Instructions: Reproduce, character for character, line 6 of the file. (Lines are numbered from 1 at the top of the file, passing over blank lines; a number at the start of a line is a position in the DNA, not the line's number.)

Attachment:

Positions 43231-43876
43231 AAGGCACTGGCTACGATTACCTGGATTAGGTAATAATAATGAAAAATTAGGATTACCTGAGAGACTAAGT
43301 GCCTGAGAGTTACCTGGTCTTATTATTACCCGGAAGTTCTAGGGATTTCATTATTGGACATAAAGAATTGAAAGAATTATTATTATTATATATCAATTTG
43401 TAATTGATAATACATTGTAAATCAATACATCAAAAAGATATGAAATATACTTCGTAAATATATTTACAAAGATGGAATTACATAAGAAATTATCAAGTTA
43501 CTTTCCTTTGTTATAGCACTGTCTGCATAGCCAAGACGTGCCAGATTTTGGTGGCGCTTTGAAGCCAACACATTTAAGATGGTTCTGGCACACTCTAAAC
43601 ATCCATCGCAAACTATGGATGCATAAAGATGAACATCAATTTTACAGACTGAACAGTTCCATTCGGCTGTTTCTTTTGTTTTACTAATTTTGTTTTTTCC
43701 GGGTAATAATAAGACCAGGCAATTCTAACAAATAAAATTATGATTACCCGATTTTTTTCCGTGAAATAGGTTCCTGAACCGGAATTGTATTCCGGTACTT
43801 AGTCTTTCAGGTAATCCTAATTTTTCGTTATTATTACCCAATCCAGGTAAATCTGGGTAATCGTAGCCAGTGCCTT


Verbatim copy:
43601 ATCCATCGCAAACTATGGATGCATAAAGATGAACATCAATTTTACAGACTGAACAGTTCCATTCGGCTGTTTCTTTTGTTTTACTAATTTTGTTTTTTCC